We can’t all be like Sir Edmund Hillary and Tenzing Norway, the first men to successfully summit Everest, or Erik Weihenmayer, the first blind climber to reach the proverbial top of the world. However, if you’re willing to shell out a few bucks, you can conquer your very own Everest, then sip fancy cocktails by the fire and listen to great music in the evening afterward.
In 2019, all you need to do to “climb” Mount Everest is sign up for an adventure care of 29029, grab some hiking boots or trail runners, and head to Utah in August or Vermont in October. Here’s the short story right from the folks who merge extreme elevation gain with elevated lifestyle camping:
“We rent a private mountain. We build a base camp village with bands, bonfires, luxury tipi tents, food, and drink. You join a community of like-minded individuals while tackling an epic endurance challenge. It’s a new category of events. Equal parts physical, mental, and spiritual.”
“It’s a new category of events. Equal parts physical, mental, and spiritual.”
A 29029 event merges grueling physical exertion backed by an iron will with the ultimate glamping experience. If successful, you will end your stay at a 29029 weekend having climbed more than 29,029 vertical feet (albeit not at once and with some down climbing in there, too), the equivalent of an ascent of Mount Everest. At the Utah 29029 event in August 2019, the group has planned a 2.3-mile long hike up Summit Snowbasin that involves 2,310 feet of vertical gain with each completion. After 13 treks up Summit Snowbasin, you’ve achieved the equivalent of Everest. In Vermont, the October 2019 event takes place on Stratton Mountain. Seventeen completions of the 1.3-mile, 1,750 vertical hike equal the Himalayan heavy-hitter.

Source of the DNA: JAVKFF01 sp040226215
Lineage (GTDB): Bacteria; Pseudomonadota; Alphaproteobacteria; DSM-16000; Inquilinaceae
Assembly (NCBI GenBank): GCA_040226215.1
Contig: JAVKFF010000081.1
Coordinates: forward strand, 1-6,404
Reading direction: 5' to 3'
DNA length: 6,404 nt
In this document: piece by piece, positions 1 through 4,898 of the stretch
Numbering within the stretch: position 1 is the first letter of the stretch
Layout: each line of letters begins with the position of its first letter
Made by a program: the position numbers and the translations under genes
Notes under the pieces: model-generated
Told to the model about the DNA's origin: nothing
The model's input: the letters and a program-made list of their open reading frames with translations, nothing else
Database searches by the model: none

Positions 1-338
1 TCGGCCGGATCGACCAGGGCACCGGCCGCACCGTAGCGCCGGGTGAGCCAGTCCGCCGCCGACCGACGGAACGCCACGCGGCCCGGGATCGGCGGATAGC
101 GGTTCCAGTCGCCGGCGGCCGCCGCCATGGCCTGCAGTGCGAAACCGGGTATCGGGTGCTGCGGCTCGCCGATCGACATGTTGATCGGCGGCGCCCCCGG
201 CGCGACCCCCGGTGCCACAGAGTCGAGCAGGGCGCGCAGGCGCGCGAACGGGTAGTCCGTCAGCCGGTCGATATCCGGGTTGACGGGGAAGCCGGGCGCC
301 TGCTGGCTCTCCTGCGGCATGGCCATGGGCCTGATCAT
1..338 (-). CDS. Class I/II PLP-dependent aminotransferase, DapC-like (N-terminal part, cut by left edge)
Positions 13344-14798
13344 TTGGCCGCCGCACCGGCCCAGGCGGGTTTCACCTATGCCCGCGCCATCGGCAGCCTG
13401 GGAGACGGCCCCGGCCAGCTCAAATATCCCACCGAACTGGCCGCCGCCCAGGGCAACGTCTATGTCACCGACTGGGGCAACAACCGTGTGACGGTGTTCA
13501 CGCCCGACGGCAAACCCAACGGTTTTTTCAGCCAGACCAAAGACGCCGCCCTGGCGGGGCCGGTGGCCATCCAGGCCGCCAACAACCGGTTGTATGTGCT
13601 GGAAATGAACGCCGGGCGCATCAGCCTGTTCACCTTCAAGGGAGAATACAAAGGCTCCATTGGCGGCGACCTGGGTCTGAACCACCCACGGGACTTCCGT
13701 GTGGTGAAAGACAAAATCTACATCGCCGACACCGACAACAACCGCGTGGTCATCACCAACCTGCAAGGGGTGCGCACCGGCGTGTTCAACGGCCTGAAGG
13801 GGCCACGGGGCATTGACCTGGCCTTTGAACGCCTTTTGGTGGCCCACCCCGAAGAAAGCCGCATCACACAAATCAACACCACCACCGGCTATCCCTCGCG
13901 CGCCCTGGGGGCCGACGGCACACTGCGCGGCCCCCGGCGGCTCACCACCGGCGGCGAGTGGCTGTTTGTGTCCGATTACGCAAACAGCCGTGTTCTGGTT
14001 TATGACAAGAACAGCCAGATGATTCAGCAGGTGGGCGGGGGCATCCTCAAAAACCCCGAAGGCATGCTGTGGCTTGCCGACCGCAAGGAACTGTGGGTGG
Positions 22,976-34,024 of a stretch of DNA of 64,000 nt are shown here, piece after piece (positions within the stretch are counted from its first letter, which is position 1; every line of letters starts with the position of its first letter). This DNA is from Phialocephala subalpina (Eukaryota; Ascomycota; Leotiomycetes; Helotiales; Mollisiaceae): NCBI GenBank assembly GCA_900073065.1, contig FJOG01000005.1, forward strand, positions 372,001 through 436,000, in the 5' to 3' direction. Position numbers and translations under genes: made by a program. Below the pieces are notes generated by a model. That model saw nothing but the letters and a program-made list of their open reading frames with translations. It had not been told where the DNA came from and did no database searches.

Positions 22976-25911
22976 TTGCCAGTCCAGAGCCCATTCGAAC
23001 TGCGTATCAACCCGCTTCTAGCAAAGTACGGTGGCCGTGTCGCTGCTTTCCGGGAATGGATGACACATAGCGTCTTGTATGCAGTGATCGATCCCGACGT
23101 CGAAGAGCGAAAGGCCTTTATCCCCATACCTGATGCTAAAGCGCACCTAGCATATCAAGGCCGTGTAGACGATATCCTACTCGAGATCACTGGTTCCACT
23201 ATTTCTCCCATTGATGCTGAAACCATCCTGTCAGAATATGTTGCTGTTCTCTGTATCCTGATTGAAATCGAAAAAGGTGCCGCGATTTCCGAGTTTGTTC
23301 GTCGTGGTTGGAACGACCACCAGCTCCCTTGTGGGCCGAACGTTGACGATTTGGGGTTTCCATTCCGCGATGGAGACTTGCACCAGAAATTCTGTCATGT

Here’s a secret: You don’t have to actually climb Summit Snowbasin or Stratton 13 or 17 times, respectively, to enjoy a 29029 weekend. If you pay your dues, the organizers still welcome you into the fold, which includes three nights in a luxury glamping tent, all the food and beverage you want, massage sessions after your hike, coaching calls leading up to the event, access to the private mountain (of course), and lots of neat swag.
Good stuff, right? Well, it better be. Single entry to a 2019 29029 event costs $3,395; reserving a tent for two will set you back $10,495.
So, do you have what it takes to climb Mount Everest? If you’ve got about four grand to spend on an experience of a lifetime … then yes, yes you do.
While we’re on the topic of Everest, here’s a fun little fact for you: The first team of surveyors to measure the mountain’s height came back with an exact measurement of 29,000 feet. While precise based on calculations at the time, the surveyors added a few feet to make the height seem more plausible. While slowly rising, gaining about a half inch each year, for now, 29,029 is the generally accepted height of the world’s tallest peak.